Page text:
The Texas State 7-on-7 Tournament has come and gone, staged last weekend in College Station, and for the first time since 2004, no team from Plano ISD made the trip south.
That’s not to suggest that Plano East, Plano Senior and Plano West were entirely dormant on the 7-on-7 front, as all three schools afforded their skill-position players an opportunity to compete against teams from around the Metroplex during the summer’s litany of state-qualifying tournaments.
Although neither program wound up among the 64 on hand at Veterans Park and Athletic Complex over last week’s two-day state tourney, the local football teams still penned a crucial phase of the offseason – something where the results can sometimes take a backseat.
Debate will rage on for years about the correlation between success in 7-on-7 in the summer and 11-on-11 football in the fall, but even more vital are the micro-level objectives among these teams – things like building chemistry and communication, seeing how players handle adversity without a coaching staff nearby, developing chemistry between quarterback and receiver, or evaluating a positional battle.
Between the PISD trio and private schools Prestonwood Christian and John Paul II, they encountered some combination of all goals through their respective 7-on-7 campaigns.
Take Plano East, for example. The Panthers were a shoo-in to qualify for state 7-on-7 last year thanks to a wealth of experience at quarterback, receiver and defensive back, but found themselves entering this summer with newcomers aplenty in those roles. That made the on-field results a bit more rugged, with East going just 1-5 in SQT appearances in Frisco and Rowlett. That adversity made for a valuable learning experience, according to offensive coordinator Brad Bailey.
“We kind of started getting at each other a little bit. It happens when you’re struggling,” he said. “I got on them a little bit and just said, ‘Guys, if we can get anything out of this, let’s get a little better.’ … You know, [facing] a little adversity, how are we going to deal with that? That’s what I wanted to get out of it, and they took that to heart. They hustled on and off, and they got after it and competed.”
Plano West, meanwhile, continues to hone an identity under first-year head coach Tyler Soukup. With the Wolves deploying multiple quarterbacks through their SQT appearances in Hurst and Rowlett, as part of the ongoing battle for the starting spot behind center, West matched its rival to the east with a 1-5 record that included a pool win over Mesquite Horn, which won the consolation bracket at the state tournament.
Three of the Wolves’ losses came by eight points or less, however, and Soukup is hopeful those close calls serve as a springboard heading into the fall.
“We’ve got to focus on making those plays in the moment, and that opportunity, when it presents itself and we’re in a game that’s a one-possession game – we’ve got to make a play,” Soukup said. “We’ve got to make a play at the end. Whether it’s a defensive stop [or] a big-time throw-and-catch, we’ve got to make those plays, because we’ve now positioned ourselves, through our effort, to be in these one-possession games. It’s a big step in the right direction.”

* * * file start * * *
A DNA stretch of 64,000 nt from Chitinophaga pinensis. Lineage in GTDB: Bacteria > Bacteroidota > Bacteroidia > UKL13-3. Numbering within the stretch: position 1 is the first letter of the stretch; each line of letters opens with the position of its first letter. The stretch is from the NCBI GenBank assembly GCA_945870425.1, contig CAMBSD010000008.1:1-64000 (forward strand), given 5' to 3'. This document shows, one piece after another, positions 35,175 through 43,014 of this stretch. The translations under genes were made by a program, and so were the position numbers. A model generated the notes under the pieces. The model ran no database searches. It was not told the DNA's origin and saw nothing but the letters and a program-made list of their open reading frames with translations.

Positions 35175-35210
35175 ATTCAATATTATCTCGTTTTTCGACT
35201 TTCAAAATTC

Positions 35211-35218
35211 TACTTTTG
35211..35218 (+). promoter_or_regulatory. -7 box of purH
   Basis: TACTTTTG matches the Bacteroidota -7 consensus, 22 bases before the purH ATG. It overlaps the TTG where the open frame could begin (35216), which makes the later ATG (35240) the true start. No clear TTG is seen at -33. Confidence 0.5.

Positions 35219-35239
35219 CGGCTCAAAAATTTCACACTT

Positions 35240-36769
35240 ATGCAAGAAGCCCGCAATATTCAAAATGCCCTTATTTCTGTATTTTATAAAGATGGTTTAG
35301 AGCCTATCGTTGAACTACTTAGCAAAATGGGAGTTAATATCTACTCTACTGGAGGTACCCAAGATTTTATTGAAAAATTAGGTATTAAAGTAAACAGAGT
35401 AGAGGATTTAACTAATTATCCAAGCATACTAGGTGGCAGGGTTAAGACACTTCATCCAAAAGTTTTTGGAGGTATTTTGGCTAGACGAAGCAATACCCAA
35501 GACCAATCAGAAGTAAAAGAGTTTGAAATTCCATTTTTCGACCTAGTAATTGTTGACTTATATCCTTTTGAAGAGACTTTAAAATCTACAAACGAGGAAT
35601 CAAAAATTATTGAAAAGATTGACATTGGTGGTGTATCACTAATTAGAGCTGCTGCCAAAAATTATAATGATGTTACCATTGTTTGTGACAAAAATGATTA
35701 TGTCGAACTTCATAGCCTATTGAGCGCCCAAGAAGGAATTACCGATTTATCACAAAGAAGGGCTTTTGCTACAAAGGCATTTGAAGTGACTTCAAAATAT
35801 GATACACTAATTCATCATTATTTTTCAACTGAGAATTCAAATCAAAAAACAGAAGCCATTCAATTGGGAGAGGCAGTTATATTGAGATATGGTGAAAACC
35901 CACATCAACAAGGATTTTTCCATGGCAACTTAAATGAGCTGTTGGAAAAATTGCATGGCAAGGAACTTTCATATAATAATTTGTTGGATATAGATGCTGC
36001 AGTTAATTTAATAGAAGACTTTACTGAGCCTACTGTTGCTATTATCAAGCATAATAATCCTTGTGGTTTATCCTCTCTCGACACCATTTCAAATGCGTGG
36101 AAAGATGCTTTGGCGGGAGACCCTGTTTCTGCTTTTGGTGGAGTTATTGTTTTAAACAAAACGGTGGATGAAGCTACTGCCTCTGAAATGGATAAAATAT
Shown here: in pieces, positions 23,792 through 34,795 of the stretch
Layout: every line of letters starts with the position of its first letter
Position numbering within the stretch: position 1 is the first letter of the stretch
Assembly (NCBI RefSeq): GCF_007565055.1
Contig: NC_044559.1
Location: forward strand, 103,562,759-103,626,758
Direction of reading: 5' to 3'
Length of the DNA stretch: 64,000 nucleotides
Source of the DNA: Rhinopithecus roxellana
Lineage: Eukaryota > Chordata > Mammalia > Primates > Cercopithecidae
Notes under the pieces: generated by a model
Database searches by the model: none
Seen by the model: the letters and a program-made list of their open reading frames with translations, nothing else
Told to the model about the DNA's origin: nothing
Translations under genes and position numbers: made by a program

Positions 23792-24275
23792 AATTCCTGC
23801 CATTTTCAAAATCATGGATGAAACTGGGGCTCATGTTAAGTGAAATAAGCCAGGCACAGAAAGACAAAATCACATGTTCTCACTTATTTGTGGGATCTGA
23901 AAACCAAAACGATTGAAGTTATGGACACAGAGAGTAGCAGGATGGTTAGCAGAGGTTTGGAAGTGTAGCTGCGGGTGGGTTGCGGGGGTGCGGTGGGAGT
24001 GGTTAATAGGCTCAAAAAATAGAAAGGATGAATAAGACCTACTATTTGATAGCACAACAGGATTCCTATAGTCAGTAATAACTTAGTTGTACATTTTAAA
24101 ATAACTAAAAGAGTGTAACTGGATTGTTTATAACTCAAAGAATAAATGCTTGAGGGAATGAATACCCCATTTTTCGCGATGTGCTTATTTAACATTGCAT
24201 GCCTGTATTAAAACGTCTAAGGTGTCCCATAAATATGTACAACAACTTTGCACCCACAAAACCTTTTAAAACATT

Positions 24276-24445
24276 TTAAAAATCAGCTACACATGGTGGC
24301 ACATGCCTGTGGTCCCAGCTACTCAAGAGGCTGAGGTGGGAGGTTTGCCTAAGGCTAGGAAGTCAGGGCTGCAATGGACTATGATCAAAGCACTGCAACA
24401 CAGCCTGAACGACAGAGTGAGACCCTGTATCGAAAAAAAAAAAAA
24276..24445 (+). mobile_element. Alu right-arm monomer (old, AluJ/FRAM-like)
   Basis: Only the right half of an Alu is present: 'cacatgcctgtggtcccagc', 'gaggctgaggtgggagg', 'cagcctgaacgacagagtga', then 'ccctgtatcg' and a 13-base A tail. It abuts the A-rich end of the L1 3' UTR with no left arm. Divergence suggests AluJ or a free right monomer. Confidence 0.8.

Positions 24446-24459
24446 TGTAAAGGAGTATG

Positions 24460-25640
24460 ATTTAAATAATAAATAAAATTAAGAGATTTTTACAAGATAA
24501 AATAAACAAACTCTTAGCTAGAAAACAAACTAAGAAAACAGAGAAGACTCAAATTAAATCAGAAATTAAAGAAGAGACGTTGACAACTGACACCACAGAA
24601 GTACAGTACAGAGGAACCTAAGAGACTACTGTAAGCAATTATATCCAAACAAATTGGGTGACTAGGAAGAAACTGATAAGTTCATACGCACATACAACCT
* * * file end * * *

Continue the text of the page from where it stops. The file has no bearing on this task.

Plano Senior, the city’s most credentialed 7-on-7 program, ironically participated in just one tournament this summer, going 2-1 and finishing one win shy of advancing to the semifinal round of the Blue Raider SQT in Hurst.
John Paul II, on the other hand, was among the area’s busier 7-on-7 squads – posting a combined record of 5-2 in SQT appearances in Hurst and Justin – competing at an event held at SMU and playing nine games at the Texas Association of Private and Parochial Schools state tournament last weekend in Waco.
Although the summer came with its share of milestones – including the program’s first-ever appearance in an SQT semifinal – matchups against Tyler Grace Community and Austin St. Michael’s to round out the TAPPS state tourney dealt the Cardinals an adversity they rarely incurred over the summer.
“We really didn’t have moments like that when we were really far behind,” said George Teague, John Paul head coach. “We told them to be proud that we came back and put ourselves in a position where we didn’t quit, whereas a couple years ago that might have happened. But when you’re playing against good teams and are equal to or better than us, we have to be able to grind it out and win.”
Prestonwood’s plight this summer was a bit more akin to East, breaking in a bevy of newcomers across its skill-position flanks – encountering the peaks and valleys of that youth with a 6-6 run split between an SQT appearance in Hurst and a 6-3 finish at the TAPPS state tournament.
Those five teams look to carry over the lessons learned from 7-on-7 to the start of fall practices in August, with Prestonwood and John Paul beginning workouts on Aug. 5 and PISD hitting the field one week later on Aug. 12.
-Taylor Raglin contributed to this story